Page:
9. 1 point
    Welcome! Yes...it is extremely likely that you will be an active participant in your kids' activities as they grow up. Most young-onset PD patients progress relatively slowly and remain active for a long time. No...they will not likely be embarrassed about your PD as your tremors get worse. It will be something they see every day while growing up and will most likely not pay much attention to it. As far as work is concerned, it's highly variable depending on how the disease affects you. With respect to the Sinemet and Mirapex, I had exactly the opposite experience. Mirapex was horrible and did little to help. Sinemet has been great for 6 years now. Hope this helps. Kevin
  10. 1 point
    Hi, Momof4boys. Welcome to our Parkie family. Is the neurologist you are seeing an "MDS" (Movement Disorders Specialist)? It's very important. It's also a real plus if the MDS you see is with a university-based teaching and research hospital. We have found that if you have both of the above two things, you will be in much better stead for your care. They are most likely to be up on the latest research, care, and treatment. You'll find so many good people here who will be able to give you good advice and information from their experiences. Linda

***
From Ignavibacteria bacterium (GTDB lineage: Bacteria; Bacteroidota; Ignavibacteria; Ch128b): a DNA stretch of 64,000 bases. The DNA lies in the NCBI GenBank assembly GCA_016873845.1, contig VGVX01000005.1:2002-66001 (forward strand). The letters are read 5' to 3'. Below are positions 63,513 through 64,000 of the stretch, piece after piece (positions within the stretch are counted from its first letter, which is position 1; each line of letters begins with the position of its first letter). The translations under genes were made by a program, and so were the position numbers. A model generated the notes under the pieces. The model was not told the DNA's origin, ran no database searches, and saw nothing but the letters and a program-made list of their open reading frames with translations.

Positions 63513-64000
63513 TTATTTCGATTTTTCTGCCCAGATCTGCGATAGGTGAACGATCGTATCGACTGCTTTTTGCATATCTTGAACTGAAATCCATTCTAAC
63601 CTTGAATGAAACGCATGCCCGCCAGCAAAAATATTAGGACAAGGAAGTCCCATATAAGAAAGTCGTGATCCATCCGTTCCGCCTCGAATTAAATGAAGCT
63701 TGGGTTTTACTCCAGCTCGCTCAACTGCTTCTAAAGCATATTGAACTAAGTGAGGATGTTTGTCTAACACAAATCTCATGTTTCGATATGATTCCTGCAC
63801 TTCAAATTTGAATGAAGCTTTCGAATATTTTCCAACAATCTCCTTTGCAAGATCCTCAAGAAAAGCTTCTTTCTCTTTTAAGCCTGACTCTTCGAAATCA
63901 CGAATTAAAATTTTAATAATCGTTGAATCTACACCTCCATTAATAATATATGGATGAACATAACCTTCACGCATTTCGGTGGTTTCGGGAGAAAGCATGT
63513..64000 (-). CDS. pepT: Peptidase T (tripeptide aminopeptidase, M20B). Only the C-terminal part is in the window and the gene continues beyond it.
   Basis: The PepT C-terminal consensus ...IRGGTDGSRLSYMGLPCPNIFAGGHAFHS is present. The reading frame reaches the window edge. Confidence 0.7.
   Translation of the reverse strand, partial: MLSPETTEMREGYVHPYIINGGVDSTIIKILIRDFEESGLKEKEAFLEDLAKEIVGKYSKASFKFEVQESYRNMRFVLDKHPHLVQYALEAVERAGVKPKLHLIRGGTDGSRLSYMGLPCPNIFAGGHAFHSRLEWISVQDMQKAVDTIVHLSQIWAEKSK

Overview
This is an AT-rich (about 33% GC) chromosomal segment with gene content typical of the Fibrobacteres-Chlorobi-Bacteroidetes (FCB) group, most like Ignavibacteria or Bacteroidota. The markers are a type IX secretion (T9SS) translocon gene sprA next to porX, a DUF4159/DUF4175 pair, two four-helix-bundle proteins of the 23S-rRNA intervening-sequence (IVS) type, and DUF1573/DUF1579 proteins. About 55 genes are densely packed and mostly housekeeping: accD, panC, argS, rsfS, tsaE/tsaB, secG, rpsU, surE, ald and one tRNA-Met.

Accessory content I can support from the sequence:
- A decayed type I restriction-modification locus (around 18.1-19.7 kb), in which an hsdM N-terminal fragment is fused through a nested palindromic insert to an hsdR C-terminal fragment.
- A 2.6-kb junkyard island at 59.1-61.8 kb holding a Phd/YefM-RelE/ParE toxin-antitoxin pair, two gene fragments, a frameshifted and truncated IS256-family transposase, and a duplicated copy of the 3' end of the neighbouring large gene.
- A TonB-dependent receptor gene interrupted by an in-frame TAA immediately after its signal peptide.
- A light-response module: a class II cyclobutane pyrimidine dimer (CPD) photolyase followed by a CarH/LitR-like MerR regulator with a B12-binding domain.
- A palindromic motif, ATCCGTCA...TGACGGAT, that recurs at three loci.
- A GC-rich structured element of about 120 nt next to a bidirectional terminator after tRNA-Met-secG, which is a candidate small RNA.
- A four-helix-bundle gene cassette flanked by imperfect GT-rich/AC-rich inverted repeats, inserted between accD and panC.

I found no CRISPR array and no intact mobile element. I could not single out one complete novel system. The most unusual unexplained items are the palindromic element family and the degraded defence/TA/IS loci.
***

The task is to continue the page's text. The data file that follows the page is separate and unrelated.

11. 1 point
    Well said Adam! Momof4boys-I will reach out to you when I have better access to a computer! For now, welcome to the forum and you will be ok!! LAD
  12. 1 point
    Really? We have PD and must take levadopa or whatever for the rest of our lives, and we're gonna worry about a nicotine patch being addictive? Hey, if it works, call me an "addict"